Vitamin D is essential to the body’s absorption of calcium, which is crucial to maintaining healthy bones and teeth. Low levels of vitamin D can cause rickets in children and increase the risk of falls and bone fractures in older people.
Public England Health announced this week that all Brits should take a 10 micrograms of a vitamin D supplement during the darker months.
Meanwhile, people who spend all their time indoors and those who cover up for religious reasons are advised to use supplements all year round.
The new recommendation comes after a five-year review by the Science Advisory Committee on Nutrition (SACN), which found that one in five people in the UK have a vitamin D deficiency.
In Australia, most adults obtain no more than 10% of their vitamin D requirement from diet alone.
But the advice dished out during the nation’s hottest period has seemed to hit the nerves of some Brits, with people taking to Twitter to express their angst.
“Can't believe the human race has survived in the UK without #vitaminD supplements. Sometimes medical science needs to think before speaking,” Mark Fisher tweeted.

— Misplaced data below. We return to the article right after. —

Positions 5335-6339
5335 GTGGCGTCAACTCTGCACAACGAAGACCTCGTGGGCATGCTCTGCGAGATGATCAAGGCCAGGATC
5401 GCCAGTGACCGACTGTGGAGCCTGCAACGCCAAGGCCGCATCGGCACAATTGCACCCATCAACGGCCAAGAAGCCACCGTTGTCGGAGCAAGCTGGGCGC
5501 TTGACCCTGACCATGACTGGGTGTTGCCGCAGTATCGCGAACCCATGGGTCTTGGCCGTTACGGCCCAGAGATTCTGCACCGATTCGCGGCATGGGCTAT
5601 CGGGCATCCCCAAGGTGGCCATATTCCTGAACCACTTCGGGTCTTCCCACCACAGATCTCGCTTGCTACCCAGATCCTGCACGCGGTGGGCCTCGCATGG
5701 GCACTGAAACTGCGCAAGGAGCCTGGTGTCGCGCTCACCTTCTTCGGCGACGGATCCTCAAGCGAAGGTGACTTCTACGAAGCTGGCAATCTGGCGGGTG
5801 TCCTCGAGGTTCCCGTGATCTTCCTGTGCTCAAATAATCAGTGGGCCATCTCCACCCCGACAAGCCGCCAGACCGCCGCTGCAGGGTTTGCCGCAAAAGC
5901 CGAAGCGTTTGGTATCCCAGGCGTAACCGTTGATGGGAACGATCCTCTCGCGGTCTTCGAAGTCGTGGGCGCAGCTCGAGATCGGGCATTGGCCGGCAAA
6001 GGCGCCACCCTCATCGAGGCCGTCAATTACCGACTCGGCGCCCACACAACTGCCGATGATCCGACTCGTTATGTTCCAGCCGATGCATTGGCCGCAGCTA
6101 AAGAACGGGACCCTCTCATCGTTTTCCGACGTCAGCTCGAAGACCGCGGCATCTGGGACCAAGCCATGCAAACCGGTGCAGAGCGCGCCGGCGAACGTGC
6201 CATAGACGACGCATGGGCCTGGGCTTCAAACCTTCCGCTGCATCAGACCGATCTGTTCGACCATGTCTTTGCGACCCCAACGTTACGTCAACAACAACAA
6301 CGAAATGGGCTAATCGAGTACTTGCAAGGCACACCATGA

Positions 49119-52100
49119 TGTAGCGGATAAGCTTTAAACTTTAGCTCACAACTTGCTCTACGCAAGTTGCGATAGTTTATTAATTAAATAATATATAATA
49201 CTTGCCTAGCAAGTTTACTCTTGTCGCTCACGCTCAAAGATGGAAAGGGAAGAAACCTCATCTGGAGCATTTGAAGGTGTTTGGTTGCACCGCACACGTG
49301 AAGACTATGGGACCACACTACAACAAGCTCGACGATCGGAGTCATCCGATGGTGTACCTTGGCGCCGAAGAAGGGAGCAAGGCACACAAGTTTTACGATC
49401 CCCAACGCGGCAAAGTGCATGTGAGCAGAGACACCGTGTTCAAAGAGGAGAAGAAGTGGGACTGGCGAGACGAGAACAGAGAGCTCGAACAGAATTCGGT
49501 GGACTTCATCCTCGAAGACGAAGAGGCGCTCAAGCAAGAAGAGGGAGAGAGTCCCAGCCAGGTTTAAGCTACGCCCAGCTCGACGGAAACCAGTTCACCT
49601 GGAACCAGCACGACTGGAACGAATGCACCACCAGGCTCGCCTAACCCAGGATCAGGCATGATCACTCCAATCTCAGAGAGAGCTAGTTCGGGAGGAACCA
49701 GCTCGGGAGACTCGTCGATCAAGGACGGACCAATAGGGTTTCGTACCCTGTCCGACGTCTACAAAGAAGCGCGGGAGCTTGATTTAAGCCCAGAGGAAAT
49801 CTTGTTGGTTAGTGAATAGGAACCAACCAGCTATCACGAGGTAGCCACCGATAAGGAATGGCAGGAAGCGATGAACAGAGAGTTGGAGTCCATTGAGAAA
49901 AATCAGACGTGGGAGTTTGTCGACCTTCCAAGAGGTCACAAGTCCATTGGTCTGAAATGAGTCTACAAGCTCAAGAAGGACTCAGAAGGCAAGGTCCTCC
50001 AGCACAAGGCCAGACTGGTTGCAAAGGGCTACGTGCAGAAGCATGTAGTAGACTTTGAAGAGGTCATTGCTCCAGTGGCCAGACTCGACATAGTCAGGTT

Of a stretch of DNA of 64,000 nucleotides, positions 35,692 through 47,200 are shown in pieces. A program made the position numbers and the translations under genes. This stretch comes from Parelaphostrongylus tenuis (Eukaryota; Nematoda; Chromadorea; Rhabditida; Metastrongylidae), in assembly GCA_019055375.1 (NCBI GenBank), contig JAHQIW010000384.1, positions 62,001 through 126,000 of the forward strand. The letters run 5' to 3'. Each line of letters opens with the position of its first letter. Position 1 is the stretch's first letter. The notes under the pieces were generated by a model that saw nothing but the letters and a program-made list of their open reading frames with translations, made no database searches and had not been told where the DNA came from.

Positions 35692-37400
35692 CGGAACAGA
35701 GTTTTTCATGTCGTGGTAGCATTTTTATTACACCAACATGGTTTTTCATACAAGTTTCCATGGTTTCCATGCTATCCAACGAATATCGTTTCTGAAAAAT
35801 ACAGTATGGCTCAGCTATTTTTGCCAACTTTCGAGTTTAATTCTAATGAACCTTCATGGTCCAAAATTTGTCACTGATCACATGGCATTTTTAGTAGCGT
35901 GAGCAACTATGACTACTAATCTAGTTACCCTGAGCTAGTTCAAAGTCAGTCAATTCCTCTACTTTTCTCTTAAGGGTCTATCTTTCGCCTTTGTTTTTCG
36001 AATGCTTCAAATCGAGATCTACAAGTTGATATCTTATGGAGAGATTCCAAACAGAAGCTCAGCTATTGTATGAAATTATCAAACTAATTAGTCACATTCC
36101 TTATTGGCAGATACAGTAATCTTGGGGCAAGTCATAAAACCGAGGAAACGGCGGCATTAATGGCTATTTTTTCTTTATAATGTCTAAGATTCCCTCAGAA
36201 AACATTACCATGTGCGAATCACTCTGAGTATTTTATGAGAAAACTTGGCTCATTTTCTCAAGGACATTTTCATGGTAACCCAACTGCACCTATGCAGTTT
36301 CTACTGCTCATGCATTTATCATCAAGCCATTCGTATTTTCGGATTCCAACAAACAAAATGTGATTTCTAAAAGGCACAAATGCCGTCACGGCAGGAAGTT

Another person wrote, “Why is the value of vitamin D supplements being brought up in the summer months?? #BadTiming”
In Australia, most adults obtain no more than 10% of their vitamin D requirement from diet alone, while an estimated 31% of Australians suffer from deficiency.
In summer, as little as five to 10 minutes in the sun each day is enough for those with fair to moderate skin to meet vitamin D requirements.
Australians under 70 are advised to have at least 15 micrograms of vitamin D per day, while those aged over 70 require at least 20 micrograms per day.
Why is Australia’s recommended dose a third higher than that of the UK’s? It’s largely due to the lower rate of vitamin D fortification in Australian foods compared to our friends across the pond.
Exposure to the sun’s UVB rays is the best natural way of getting vitamin D. In autumn and winter, when the UV index is around 3 or below, spending up to 30 minutes outdoors each day with some exposed skin is enough to get the vitamin D you need.
Sunscreen is essential for the warmer months, when the UV index is above 3 and can reach extremes of 10 or more. In summer, as little as five to 10 minutes in the sun each day is enough for those with fair to moderate skin to meet vitamin D requirements.